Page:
About the Speaker
David E. Sanger is Chief Washington Correspondent of the New York Times and is one of the newspaper's senior writers. In a three-decade-long career at the paper, he has reported from New York, Tokyo and Washington, specializing in foreign policy, national security and the politics of globalization. Twice he has been a member of Times teams that won the Pultizer Prize.
He is also the author of two New York Times best-sellers: “Confront and Conceal: Obama’s Secret Wars and Surprising Use of American Power’’ (2012) and “The Inheritance: The World Obama Confronts and the Challenges to American Power,’’ (2009) . "Confront and Conceal" revealed the depth and scope of American efforts to delay Iran’s nuclear program, and described the battles inside the administration over policy toward Pakistan, Afghanistan, the Arab uprisings and China.
In addition to the Pulitzers, Mr. Sanger has won numerous awards for White House and national security coverage, including the Weintal Prize for diplomatic reporting in 2004 for his coverage of the Iraq and Korea crises, the Aldo Beckman prize for coverage of the presidency and, in 2003 and 2007, the Merriman Smith Memorial Award for coverage of national security strategy. In 2007, The New York Times received the DuPont Award from the Columbia Journalism School for "Nuclear Jihad: Can Terrorists Get the Bomb?," following Mr. Sanger and his colleague William J. Broad as they investigated the A.Q. Khan nuclear proliferation network.
Mr. Sanger is a 1982 graduate of Harvard College, where he has served as adjunct professor of public policy and the first senior fellow in The Press and National Security at the Belfer Center at the Kennedy School of Government. He lives in Washington, D.C. with his wife, Sherill, and their two sons.
STERN PROFESSOR OF CIVIC ENGAGEMENT
I.M. “Mac” Destler is Director, Program on International Security and Economic Policy; Senior Fellow, Center for International and Security Policy at Maryland (CISSM); and the Saul Stern Professor of Civic Engagement. He specializes in the politics and processes of U.S. foreign policymaking. He is co-author, with Ivo H. Daalder, of In the Shadow of the Oval Office (Simon and Schuster, 2009), which analyzes the role of the President's national security adviser from the Kennedy through the George W. Bush administration. His American Trade Politics (Institute for International Economics, 4th edition, 2005) won the Gladys M. Kammerer Award of the American Political Science Association for the best book on U.S. national policy.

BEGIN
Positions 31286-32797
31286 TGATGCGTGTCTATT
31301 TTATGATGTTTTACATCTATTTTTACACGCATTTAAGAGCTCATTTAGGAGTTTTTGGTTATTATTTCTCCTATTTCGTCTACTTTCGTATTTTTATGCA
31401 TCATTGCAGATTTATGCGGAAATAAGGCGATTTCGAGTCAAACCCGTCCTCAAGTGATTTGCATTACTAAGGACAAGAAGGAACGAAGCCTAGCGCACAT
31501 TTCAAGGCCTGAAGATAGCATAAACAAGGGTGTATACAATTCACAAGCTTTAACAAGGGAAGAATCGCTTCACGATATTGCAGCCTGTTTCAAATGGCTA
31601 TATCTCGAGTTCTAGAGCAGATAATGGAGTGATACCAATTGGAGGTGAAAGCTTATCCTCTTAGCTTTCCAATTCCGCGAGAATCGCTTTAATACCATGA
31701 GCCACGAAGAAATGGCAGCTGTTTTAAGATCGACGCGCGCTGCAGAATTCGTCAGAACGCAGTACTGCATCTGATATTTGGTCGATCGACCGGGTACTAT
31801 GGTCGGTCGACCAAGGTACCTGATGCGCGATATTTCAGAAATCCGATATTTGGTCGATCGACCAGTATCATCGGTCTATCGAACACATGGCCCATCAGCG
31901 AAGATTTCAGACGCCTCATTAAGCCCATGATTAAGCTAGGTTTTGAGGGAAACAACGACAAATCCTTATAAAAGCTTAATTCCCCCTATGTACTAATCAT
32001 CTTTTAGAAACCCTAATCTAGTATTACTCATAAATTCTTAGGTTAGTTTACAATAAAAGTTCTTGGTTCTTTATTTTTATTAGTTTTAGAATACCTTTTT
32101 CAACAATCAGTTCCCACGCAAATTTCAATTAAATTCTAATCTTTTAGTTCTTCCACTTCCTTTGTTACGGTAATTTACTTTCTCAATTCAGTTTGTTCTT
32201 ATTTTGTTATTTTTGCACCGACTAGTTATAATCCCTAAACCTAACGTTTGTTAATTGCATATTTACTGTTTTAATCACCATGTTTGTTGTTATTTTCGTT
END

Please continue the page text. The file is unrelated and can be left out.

The Saul I. Stern Professorship of Civic Engagement recognizes individuals of vision and distinction who enjoy a national reputation for addressing issues on the regional, national and international stage, reflecting Stern's own diverse life of public service.
CENTER FOR INTERNATIONAL AND SECURITY STUDIES AT MARYLAND (CISSM)
CISSM is a research center at the School of Public Policy that pursues policy-oriented scholarship on major issues facing the US in the global arena. CISSM seeks to enliven and broaden the campus debate on international issues by involving faculty, students and visiting scholars from a wide range of disciplines, and by sponsoring courses and the CISSM Forum. It also reaches beyond the university to the policy world, working through its research, conferences and publications to improve communication between scholars and practitioners. The CISSM Forum is supported by the Yamamoto-Scheffelin Endowment for Policy Research. CISSM also sponsors special events on campus and in downtown Washington, D.C.
The School of Public Policy at the University of Maryland, College Park, provides graduate and post-graduate studies in a comprehensive range of domestic and international policy areas. Situated near the nation's capital, the school affords access for students and faculty to the broad spectrum of governmental and nongovernmental agencies that formulate and implement policies affecting the economy, the environment, welfare, children and families, and international relations.